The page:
Let’s declare war on noise

3 min read

We are surrounded by it. It’s there every time we go out, in the office, in the supermarket, in some stores and restaurants, but above all, in stations, airports, and the factory. I’m talking about noise. We are often unaware, but loud and unpleasant sounds are a form of pollution that damages our physical and mental health. Fortunately, technology helps us. Let’s see how.

Today I want to talk to you about this disturbing, irritating, and very harmful phenomenon that is noise, and then how to combat it or at least mitigate it thanks to the solutions provided by technology.

We all experience it and suffer from it, at least those of us who live in cities… you go out into the street, you hear the roar of traffic, or you come across a construction site and hear the sound of the hammer. Further on, a truck collects the garbage containers, eliminating contamination but giving us another with the noise of its engine.

The effects of noise range from sleep problems, fatigue, stress, and anxiety, to cardiovascular and hearing disorders. Furthermore, prolonged noise exposure can negatively affect concentration and productivity at work and study. It has been shown that the child presents cognitive deficiencies if, for example, his school is near airports or roads with a lot of traffic.

That child will learn to read later, be more restless and aggressive, and get tired sooner. On the other hand, he will have a greater tendency to social isolation. In the same way, various experiments have shown that cancerous processes appear and develop more quickly at very high noise levels. For adults, it generates stress and anxiety, makes us unproductive, and even puts us in a bad mood.

The World Health Organization (WHO) estimates that it is tolerable to withstand 55 decibels daily. From 75 dB, the noise can be harmful, and at 120 dB, we reach a level of pain that leads us to cover our ears. A conversation at average volume is around 60 dB. A truck can produce between 70 and 90 decibels (dB). Aircraft and ambulance sirens can exceed 120 dB. In cities, 80% of all noise comes from road traffic.

For these reasons, it is essential to combat and isolate noise in our daily lives.

The first thing we must do is not generate it; it’s a question of respect and good manners. Therefore, be aware in a restaurant or store, in a station or office, that our conversation, if raised in tone, or our mobile phone, if we do not keep it quiet, will annoy other people. 

Fortunately, thanks to technological advances, there are practical solutions to reduce and eliminate noise in different environments, thus improving our quality of life and well-being. Let’s see some of these solutions:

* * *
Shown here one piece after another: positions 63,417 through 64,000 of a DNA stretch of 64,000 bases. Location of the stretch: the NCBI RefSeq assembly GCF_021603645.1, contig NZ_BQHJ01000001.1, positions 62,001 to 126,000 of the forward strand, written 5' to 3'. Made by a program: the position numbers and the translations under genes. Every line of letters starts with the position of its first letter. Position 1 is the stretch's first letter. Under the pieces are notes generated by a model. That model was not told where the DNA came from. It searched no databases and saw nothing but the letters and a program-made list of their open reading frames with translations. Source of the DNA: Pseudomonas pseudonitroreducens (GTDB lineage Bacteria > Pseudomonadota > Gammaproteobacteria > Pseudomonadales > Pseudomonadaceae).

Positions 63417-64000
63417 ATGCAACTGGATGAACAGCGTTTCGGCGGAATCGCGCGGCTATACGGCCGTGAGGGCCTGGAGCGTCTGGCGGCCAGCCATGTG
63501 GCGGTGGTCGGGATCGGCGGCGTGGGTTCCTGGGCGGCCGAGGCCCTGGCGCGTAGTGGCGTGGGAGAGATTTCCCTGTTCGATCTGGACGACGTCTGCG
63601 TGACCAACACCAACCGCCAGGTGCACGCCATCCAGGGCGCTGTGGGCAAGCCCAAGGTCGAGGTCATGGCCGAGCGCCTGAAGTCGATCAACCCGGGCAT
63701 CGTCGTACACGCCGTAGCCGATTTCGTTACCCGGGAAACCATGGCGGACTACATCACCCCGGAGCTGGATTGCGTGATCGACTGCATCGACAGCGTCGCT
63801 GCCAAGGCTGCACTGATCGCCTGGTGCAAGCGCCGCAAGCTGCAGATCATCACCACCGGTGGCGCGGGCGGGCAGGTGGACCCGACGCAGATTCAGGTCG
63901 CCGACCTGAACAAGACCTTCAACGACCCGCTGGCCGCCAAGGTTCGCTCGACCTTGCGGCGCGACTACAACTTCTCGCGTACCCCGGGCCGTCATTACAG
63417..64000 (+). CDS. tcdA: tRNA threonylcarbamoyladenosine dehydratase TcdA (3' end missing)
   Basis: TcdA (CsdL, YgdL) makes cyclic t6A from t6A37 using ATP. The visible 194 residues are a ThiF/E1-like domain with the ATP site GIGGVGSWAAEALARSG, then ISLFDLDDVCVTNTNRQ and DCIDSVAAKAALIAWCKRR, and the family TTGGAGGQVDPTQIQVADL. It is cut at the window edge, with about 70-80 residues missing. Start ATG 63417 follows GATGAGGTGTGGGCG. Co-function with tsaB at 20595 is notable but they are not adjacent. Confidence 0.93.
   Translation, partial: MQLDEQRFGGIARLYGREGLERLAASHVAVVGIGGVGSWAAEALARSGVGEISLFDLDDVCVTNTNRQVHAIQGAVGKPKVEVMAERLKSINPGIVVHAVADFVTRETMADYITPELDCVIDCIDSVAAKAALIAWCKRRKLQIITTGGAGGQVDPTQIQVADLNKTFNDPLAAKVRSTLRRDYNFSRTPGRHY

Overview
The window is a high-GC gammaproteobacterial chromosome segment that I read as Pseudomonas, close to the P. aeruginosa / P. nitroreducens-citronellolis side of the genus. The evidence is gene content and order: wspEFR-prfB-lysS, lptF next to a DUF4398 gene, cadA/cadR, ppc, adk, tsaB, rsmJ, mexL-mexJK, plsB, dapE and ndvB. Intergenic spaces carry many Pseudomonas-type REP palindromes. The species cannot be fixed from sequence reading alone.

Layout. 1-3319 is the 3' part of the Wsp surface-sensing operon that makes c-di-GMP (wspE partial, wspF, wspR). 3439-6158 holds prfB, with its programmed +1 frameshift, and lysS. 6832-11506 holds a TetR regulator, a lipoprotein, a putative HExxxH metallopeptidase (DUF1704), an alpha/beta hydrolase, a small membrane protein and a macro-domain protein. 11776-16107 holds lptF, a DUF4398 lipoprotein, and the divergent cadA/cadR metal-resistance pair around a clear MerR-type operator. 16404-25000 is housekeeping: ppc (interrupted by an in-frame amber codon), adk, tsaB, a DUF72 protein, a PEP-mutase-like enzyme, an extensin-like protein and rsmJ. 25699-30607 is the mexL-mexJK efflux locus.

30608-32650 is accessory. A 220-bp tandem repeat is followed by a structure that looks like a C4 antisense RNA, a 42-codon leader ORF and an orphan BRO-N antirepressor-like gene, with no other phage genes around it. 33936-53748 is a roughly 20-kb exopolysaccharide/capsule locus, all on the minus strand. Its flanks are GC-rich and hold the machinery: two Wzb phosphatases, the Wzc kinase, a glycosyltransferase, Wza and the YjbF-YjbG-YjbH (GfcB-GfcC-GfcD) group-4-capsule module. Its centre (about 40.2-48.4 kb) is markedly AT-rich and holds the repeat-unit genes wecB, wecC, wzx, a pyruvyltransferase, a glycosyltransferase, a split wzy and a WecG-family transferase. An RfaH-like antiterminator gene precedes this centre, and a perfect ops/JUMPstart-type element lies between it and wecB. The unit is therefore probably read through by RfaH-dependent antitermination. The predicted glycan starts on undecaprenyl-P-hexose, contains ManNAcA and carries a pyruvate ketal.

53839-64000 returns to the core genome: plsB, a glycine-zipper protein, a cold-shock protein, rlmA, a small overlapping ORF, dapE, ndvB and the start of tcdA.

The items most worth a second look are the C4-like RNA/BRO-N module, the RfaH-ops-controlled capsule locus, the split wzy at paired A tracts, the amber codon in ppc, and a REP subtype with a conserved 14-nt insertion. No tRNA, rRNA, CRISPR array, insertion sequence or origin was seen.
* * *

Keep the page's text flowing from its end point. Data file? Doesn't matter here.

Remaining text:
Acoustic panels

Designed to reduce reverberation and echo in closed spaces. According to a test conducted by the Fraunhofer Institute, acoustic panels can reduce noise by up to 10 decibels (dB). Sound-absorbing panels are designed to absorb a wide range of frequencies. They are made from high-density materials, such as fiberglass or mineral wool. They are available in different shapes and sizes to suit different environments. If acoustic panels are installed in a public space, you will notice comfort, and the place will be more pleasant.

Vehicle Noise Reduction Systems

These systems use microphones and speakers to reduce noise inside the vehicle. According to a study by the University of Warwick, vehicle noise reduction systems can reduce those annoying sounds by up to 4 dB. An example of a vehicle noise reduction system is Jaguar Land Rover’s Active Noise Control, used in one of its models. Electric and hybrid vehicles, by their nature, are silent. Still, in the same way, they must be conveniently insulated when reaching speed on the road.

Acoustic Windows

These windows are designed to block outside noise. According to a test conducted by the Danish Building Research Center, acoustic windows can reduce noise by up to 45 dB. An example of acoustic windows is Saint-Gobain’s double-glazed window system, used in residential and office buildings worldwide. I live on a street with a lot of traffic, and I don’t notice the noise, thanks to the thick double glazing with a camera on the windows. I recommend it.

Acoustic construction materials

From bricks or blocks to prefabricated plaster, they incorporate materials that allow noise absorption thanks to absorbent foams and glass wool that form a noise barrier. Construction standards for hotels and homes in Europe and the United States involve the creation of chambers or voids between the walls that separate homes. So that, for example, we do not hear the neighbor snoring. According to a study conducted by Harvard University, acoustic building materials can reduce noise by up to 10 dB.

And if none of the above is within reach because you live in one of those noisy countries where combating this auditory scourge is not a priority or is seen as unnecessary, then buy yourself some Noise-canceling headphones: These headphones use microphones to detect ambient sound and then output a reverse signal to cancel the noise. According to a study conducted by Consumer Reports, noise-canceling headphones can reduce noise by up to 20 dB.

So now you know, bring peace to your life and isolate yourself as much as possible from harmful noises.

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